Heritage, history and identity : complexity in language maintenance within multigenerational families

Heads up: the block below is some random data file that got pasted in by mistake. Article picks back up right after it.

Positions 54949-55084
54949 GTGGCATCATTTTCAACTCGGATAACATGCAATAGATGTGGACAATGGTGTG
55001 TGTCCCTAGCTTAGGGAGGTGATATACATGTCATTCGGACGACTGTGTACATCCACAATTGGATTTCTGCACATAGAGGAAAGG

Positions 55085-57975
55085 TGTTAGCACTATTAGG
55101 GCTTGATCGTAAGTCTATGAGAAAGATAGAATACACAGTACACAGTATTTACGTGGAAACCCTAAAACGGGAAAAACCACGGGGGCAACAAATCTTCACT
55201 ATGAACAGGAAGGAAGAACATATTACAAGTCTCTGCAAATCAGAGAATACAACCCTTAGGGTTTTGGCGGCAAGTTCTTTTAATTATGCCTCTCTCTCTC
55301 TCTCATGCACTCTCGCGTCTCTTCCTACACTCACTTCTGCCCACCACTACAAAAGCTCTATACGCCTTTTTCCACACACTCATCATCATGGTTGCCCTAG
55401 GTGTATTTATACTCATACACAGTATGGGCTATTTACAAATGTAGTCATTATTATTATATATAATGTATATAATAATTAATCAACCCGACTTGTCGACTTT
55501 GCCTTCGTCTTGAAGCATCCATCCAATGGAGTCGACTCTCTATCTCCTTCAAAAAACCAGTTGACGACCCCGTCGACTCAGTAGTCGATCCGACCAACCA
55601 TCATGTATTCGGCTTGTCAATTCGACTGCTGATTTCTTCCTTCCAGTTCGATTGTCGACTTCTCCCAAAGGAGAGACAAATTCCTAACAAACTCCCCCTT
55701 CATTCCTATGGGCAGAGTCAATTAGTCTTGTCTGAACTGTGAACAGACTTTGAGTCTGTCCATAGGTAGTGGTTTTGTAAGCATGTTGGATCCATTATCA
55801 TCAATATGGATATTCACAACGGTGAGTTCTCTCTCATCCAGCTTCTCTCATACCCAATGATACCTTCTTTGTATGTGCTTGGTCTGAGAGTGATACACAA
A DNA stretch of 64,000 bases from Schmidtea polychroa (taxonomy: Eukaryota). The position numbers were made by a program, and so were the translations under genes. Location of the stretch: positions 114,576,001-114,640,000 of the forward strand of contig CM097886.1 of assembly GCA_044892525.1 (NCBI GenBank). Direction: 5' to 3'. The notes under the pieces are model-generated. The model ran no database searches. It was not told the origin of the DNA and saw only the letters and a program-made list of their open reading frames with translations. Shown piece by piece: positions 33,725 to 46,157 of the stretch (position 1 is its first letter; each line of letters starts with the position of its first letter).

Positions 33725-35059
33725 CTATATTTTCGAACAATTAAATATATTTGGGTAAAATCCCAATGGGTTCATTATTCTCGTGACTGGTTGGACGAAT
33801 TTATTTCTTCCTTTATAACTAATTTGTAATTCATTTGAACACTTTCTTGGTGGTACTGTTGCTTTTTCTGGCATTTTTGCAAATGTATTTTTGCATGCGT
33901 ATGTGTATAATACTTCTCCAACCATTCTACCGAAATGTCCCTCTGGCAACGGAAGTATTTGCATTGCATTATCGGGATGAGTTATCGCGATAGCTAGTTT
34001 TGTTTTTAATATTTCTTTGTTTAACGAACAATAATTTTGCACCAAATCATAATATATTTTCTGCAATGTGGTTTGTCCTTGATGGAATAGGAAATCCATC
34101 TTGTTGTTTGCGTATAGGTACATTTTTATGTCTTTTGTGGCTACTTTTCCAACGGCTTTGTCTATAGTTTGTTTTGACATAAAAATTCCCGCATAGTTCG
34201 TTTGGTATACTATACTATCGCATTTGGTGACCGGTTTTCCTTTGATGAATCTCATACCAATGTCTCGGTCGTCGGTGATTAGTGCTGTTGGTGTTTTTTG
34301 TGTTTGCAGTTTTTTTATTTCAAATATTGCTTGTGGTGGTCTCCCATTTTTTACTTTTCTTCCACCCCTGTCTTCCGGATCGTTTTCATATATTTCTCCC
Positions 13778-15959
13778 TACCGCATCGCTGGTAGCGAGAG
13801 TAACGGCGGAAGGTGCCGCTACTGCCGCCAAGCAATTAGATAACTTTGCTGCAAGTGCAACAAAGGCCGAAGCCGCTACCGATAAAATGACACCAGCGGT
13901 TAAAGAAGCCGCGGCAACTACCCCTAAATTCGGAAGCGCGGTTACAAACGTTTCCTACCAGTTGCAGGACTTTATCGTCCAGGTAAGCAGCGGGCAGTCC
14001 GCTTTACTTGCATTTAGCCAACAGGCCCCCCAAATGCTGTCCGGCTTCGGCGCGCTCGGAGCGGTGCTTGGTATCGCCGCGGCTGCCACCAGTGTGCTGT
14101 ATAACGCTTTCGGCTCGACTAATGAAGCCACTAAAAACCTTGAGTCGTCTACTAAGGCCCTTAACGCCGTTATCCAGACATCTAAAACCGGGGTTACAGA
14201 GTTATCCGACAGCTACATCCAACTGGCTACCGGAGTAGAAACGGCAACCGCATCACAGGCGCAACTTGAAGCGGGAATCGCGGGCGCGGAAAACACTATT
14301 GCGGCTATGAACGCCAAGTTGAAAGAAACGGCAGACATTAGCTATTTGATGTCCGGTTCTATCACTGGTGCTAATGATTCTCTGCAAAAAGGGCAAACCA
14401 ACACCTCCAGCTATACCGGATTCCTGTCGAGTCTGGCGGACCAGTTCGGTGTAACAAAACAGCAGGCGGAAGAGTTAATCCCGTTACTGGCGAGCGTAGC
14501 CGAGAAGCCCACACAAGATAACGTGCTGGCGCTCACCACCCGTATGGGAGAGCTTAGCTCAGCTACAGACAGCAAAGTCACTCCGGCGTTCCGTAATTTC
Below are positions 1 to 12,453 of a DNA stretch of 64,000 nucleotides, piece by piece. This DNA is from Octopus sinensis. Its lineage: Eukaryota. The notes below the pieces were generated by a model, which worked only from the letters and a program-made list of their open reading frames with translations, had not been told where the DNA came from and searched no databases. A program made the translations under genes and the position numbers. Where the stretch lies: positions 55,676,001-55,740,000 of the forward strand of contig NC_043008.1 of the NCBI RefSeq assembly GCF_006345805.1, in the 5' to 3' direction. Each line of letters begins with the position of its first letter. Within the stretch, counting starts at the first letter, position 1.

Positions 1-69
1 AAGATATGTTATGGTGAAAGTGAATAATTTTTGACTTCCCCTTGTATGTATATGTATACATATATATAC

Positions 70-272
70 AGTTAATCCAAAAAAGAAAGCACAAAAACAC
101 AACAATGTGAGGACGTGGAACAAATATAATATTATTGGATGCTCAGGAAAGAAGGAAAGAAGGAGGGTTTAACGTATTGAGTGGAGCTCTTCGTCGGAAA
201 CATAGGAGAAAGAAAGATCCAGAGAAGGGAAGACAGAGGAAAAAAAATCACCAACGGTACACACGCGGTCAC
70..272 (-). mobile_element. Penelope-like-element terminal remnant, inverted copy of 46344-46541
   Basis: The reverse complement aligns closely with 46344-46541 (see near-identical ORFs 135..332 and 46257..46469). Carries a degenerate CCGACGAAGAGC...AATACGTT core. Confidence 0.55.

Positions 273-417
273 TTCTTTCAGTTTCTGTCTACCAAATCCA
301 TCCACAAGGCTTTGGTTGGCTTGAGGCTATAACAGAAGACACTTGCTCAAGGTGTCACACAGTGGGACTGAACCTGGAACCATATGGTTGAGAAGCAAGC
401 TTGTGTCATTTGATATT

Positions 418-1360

My dissertation research employs theories that examine the relationship between language and social meaning to look at semiotic processes through which ideologies of differentiation are formed. This dissertation considers language use and heritage language maintenance in four multigenerational families whose ancestral language was a target of elimination by national language policies. Utilizing paradigms for examining the semiotic processes of ideologies of language differentiation, as well as identity formation, this dissertation attempts to untangle the various language ideologies surrounding the different language resources within the ethnic Chinese community in Singapore and examines their effects on identity formation and intergenerational interactions where different language competencies are featured. Linguistic resources in Singapore are legitimized with differentiating attribution of linguistic capital where four official languages are placed higher than the heritage languages, and within the official languages, English is legitimized as the language for business and science, and for use in interethnic communication. Differentiation is constructed among the languages, which then project indexical values to their speakers and their respective linguistic behaviors. Taking a discourse-centered approach and paying attention to historicity, this dissertation provides an in-depth analysis of language patterns in multigenerational families. The findings show varying degree of heritage language maintenance at home and language shift from the heritage language in the public sphere. The study also identifies a unique skipped-generational heritage language transmission phenomenon resulting from changes in woman’s roles, as well as from the complexity of identity configurations featuring ethnic, heritage, linguistic, and national affiliations. This dissertation also examines processes of intergenerational language negotiation foregrounding age and religion as two intersecting factors, discussing their implications on traditional family values, family structure, as well as heritage language maintenance. Utilizing multigenerational and multilingual families as a research site encompasses alternative linguistic markets and temporalities to examine the creative use of linguistic resources by speakers for identity formation and language maintenance efforts.